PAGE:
In fact, I’ve shared some tweets recently about the privilege of being able to know, afford, and use fresh, unprocessed whole foods:
Yes, but the “unhealthy” will store longer & have less risk of waste due to perishing. That matters to to poor people, not just absolute price. The “just eat fresh whole food” argument really needs to stop and check its privilege. https://t.co/1KL2ga1aiz
— Dr Emma Beckett (@synapse101) August 23, 2018
Don’t assume your athletes can afford $50 tubs of #protein powder. If you’ve never experienced being broke, fake it, so you can empathize with how hard it may be for some #athletes to get good #nutrition on a tight #budget. It forces meal creativity. Think #eggs, rice & beans! pic.twitter.com/jdLn4HfqLk
— ?♀️ AnneGuzman ?? (@guzmannutrition) August 22, 2018
“We need to focus on food as a human right and building a food system that includes the elimination of poverty and food insecurity.” writes @paulm_taylor in an op. ed. https://t.co/LqNHKxUUtO via @TorontoStar #foodinsecurity #foodsystem #poverty #basicincome @FoodShareTO
— Feed Opportunity (@feedopportunity) August 16, 2018
I am fortunate that I have some skills and equipment in the kitchen to make many foods from scratch and not rely on mostly pre-made processed foods.
Final Thoughts on Vitamania, the sense and nonsense of vitamins
The movie covers a lot more. Derek interviews many experts including the author of the book Vitamania, people who’ve personally suffered from severe nutrient deficiencies and toxicities, researchers, nutritional epidemiologists, professors, museum curators, etc.
I was particularly interested in the areas of toxic effects of too high levels of vitamins. And how, the range between “enough” and “too much” is often quite small.
I’d also like to give a “shout out” to the section where he goes over how vitamins are themselves created, and then how they are manufactured into supplements for consumers. These are two separate processes and often are done by different companies, not all of which have great track records for producing safe and effective products.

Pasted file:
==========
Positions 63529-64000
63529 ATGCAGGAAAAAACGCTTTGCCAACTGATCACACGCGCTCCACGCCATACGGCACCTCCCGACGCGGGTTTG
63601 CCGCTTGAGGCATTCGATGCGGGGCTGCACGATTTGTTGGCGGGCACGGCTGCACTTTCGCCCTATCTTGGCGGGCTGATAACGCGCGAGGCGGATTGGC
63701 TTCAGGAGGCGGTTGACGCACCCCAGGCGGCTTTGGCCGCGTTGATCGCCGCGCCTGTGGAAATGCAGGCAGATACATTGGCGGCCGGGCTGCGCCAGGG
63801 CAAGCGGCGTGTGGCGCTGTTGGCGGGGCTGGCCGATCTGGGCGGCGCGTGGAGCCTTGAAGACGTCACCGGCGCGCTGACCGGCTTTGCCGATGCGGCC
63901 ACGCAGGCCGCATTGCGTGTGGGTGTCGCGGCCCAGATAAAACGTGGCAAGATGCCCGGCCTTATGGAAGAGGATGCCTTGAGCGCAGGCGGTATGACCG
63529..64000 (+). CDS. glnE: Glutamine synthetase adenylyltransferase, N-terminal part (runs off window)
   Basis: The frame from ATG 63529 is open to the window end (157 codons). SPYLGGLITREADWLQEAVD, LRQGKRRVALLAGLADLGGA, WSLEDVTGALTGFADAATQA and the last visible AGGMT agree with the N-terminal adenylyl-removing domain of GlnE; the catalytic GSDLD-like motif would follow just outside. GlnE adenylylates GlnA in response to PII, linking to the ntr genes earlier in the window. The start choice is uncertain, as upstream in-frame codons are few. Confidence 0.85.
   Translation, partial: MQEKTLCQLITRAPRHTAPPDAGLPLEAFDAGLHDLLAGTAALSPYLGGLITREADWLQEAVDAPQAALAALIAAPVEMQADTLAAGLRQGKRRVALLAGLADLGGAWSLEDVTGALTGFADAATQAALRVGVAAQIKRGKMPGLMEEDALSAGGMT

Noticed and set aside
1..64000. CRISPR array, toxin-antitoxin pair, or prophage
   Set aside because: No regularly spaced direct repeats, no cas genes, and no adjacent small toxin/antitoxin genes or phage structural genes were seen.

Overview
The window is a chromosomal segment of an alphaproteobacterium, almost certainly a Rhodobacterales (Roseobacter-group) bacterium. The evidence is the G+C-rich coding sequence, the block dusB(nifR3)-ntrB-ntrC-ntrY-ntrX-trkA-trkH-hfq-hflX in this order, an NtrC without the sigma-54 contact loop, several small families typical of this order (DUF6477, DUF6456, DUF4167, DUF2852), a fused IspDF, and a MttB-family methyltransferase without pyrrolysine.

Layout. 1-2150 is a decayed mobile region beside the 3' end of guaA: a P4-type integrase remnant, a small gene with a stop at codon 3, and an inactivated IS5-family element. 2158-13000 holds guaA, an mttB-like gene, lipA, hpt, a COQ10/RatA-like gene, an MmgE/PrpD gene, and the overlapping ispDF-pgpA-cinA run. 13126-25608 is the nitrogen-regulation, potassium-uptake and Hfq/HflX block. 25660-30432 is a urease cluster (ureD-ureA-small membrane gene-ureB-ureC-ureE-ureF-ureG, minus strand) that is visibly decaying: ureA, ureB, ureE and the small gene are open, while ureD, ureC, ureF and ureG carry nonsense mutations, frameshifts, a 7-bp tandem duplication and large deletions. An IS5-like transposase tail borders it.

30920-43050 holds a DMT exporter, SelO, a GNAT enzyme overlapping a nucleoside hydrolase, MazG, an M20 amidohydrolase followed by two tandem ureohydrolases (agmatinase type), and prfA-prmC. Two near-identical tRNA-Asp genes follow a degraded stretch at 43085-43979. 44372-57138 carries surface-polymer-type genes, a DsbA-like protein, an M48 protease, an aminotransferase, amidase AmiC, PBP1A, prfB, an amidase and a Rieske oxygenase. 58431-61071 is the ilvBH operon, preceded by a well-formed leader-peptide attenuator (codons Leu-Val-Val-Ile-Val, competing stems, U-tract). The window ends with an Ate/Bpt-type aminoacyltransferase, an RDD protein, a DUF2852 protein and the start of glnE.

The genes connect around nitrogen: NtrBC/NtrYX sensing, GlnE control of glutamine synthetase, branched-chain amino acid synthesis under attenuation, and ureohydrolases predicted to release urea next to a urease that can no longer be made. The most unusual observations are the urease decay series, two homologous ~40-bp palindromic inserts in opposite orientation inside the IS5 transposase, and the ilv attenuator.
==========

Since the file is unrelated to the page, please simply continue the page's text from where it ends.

All in all, I highly recommend this documentary whether you like health documentaries or science – this is a rare case that skillfully includes both!
Here’s the link to download an HD copy of the movie for less than the price of one movie ticket. You can “rent” it online for even less. This is a great deal, and I’m not an affiliate!
Signing off and toasting: To more science-based health documentaries like Vitamania!
Over to you
Have you seen this documentary Vitamania? What did you think?
Credible Health Research
Download this list of credible health resources and tips on where to research health topics.
60+ Health & Wellness Blog Ideas
Download this when you need a blog post fast!
Featured products for your credible health blog:
Dates CalendarClick to here for preview
2,507 words – 12 scientific referencesClick here for preview
2,217 words – 12 scientific referencesClick here for preview
I'm Leesa Klich, MSc., R.H.N.
Health writer – Blogging expert – Research nerd.
I help health and wellness professionals build their authority with scientific health content. They want to stand out in the crowded, often unqualified, market of entrepreneurs. I help them establish trust with their audiences, add credibility to their services, and save them a ton of time so they don’t have to do the research or writing themselves. To work with me, click here.